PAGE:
- UNICEF has said that over 60% of Nigerian children are at risk of poor childhood development
- UNICEF said Nigeria is among the top countries contributing to the 250 million children under the age of five who are at the risk of not reaching their potential in life
- The international agency said there is the need to address regulation issues which would serve as a guide to developing children's potentials
The United Nations Children's Fund has said that over 60% of Nigerian children under the age of five are at risk of early childhood development potentials.
The agency said Nigeria is among the top countries contributing to the 250 million children under the age of five who are at the risk of not reaching their potential in life.
Speaking at a two-day media dialogue on Early Childhood Development in Kano on Tuesday, November 7, a UNICEF education specialist, Swadchet Sankey, said these 250 million children are at the risk of not attaining their potential due to stress, lack of stimulation and poor nutrition.
Early Childhood Development (ECD) refers to the physical, cognitive, language, and social and emotional development of a child from the prenatal stage up to age eight.
At the dialogue which was organized by UNICEF in collaboration with the ministry of information, Sankey said, the lack of ECD in children also affects the impact on a country's growth.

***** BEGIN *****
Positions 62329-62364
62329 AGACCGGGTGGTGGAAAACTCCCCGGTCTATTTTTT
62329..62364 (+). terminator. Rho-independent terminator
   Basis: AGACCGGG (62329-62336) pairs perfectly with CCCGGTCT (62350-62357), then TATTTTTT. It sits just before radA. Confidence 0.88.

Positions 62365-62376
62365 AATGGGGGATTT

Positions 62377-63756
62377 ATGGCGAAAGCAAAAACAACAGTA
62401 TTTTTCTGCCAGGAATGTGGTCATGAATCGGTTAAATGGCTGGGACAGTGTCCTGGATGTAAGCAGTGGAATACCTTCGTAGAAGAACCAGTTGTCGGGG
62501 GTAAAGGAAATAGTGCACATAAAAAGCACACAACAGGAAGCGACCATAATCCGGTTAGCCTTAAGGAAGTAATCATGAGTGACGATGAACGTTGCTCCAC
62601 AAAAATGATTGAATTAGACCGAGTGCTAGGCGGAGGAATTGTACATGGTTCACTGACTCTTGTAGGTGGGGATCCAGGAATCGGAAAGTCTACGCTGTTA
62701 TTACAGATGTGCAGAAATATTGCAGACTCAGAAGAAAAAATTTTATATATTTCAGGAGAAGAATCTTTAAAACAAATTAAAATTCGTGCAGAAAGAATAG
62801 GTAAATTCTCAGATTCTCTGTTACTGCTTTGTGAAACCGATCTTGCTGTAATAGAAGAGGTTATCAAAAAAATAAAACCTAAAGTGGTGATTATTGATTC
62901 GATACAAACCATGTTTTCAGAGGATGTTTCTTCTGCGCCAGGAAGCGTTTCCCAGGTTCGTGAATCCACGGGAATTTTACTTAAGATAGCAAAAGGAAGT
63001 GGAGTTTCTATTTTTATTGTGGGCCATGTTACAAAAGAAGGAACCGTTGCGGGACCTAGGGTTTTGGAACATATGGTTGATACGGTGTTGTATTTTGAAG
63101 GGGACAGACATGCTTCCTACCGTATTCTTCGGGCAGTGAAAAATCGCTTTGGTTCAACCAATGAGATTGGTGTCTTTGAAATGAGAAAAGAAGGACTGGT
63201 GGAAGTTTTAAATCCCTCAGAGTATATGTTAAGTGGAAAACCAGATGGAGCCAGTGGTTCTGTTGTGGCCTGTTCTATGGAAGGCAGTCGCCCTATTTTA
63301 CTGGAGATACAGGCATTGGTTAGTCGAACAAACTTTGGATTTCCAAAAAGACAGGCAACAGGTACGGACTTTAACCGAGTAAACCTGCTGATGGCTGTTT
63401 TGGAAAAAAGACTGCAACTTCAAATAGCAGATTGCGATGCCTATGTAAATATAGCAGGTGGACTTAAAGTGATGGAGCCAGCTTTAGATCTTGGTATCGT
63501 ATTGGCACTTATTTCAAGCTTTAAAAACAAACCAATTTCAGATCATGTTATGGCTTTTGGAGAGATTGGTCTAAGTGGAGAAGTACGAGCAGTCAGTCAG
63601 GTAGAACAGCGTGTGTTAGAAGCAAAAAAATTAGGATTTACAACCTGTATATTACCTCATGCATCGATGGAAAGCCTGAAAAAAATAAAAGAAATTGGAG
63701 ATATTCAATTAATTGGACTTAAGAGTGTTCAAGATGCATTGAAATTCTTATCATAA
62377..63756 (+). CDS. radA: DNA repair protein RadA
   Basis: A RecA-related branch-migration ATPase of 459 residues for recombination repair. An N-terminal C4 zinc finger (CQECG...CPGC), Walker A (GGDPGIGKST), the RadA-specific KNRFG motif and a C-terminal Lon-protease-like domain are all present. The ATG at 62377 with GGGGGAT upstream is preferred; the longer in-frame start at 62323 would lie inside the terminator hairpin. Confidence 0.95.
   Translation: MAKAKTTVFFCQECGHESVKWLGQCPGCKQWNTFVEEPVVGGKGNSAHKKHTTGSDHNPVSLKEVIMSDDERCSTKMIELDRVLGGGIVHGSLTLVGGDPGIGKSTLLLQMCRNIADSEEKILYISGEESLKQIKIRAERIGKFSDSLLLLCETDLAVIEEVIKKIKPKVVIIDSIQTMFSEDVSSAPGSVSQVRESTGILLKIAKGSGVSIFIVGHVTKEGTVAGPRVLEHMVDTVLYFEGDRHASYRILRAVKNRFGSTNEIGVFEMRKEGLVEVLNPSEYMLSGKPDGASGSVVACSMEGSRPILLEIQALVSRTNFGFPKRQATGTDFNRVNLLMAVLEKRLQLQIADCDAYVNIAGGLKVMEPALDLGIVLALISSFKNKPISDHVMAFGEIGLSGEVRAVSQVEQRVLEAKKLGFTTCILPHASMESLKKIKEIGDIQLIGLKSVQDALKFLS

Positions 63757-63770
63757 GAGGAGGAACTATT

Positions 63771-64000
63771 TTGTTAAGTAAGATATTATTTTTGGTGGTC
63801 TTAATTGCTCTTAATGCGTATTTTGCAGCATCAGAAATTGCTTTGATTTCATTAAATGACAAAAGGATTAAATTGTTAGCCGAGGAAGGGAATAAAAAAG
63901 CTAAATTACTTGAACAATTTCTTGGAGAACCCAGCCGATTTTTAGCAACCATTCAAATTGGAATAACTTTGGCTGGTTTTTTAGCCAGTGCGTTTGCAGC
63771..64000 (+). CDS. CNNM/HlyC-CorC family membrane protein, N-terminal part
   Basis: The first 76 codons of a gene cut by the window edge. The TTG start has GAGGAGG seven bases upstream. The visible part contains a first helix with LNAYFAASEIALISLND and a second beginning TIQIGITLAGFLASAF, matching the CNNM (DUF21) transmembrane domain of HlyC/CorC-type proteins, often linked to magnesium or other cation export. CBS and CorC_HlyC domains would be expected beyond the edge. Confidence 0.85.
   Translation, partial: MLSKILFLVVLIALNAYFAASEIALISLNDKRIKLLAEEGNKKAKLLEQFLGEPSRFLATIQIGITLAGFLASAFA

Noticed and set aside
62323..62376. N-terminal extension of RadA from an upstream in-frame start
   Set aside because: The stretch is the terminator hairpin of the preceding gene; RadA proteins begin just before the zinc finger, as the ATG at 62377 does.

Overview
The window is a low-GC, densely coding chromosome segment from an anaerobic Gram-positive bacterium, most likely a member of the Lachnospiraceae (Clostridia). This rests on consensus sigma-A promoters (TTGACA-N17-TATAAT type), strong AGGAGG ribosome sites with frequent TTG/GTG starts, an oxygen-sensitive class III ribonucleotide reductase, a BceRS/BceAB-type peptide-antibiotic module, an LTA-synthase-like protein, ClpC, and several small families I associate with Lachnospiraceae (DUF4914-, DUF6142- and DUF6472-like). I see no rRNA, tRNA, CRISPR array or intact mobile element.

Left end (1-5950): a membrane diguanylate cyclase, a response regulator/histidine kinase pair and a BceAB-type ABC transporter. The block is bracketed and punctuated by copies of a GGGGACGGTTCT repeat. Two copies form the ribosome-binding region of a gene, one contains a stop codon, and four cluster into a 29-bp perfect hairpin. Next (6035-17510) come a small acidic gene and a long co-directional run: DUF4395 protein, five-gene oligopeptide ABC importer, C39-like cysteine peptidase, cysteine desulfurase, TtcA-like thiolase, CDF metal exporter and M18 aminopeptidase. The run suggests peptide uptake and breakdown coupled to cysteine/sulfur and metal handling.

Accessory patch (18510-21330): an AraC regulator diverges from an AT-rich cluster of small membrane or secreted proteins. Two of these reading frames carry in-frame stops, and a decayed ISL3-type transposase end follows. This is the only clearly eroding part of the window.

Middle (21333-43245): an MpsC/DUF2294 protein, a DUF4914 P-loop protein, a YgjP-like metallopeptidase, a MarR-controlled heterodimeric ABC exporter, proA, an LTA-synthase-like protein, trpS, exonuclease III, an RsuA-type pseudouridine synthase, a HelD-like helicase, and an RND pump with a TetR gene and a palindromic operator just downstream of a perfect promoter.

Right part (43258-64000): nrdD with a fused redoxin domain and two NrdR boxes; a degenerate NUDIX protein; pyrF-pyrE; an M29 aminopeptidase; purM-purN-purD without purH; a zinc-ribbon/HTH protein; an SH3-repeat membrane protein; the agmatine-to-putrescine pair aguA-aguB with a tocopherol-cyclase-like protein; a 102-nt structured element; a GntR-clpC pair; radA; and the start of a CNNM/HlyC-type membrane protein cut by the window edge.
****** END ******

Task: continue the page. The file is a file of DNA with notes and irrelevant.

She said: "Nigeria does not have the fundamentals in place for a comprehensive approach to ECD, with an integrated multi-sectoral ECD policy, the key indicators of child development outcomes in the country remain low."
She also said current policy on ECD is outdated and needs to be reviewed to contain current thinking and an improved approach to delivering ECD across various platforms in Nigeria.
She added that Nigerians from all works of life and sector of the economy must work together to ensure the attainment of ECD in children.
Sankey said there is need to address regulation issues which would serve as a guide to developing children's potentials.
"There are regulation issues and it is the responsibility of the government to impose these regulations; today you see some schools using the Montessori model while others use the American model. There is no regulation.
"Again, child development is not about biology and genes, it is about environment, nutrition and care. ECD is the foundation for attaining sustainable development and we are working with training institutions, Universal Basic Education Commission (UBEC) to ensure play-based learning in classrooms," Sankey noted.
In addition, a UNICEF nutrition specialist, Bamidele Omotola, urged mothers to stimulate their children for proper development.
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He said parental stimulation is a major factor in preparing children for the future.
Also, the deputy director of UBEC, Mayowa Aleshi, called for adequate plan and utilization of resources to expand early childhood development in Nigeria.
Aleshi said that, as at 2014, there were 62,406 primary schools but only 28,026 of them had Early Childhood Care and Development Education centres.
He also said these ECCDE centres had 56,588 teachers and caregivers with 74% of these population qualified.
He added that the Nigerian government has set aside 2% of consolidated revenue fund for implementation of UBEC Programme Funding; segregated to a matching grant of 50%, instructional materials at 15%, teachers' development at 10% and 5% each of the three components on pre-primary schools
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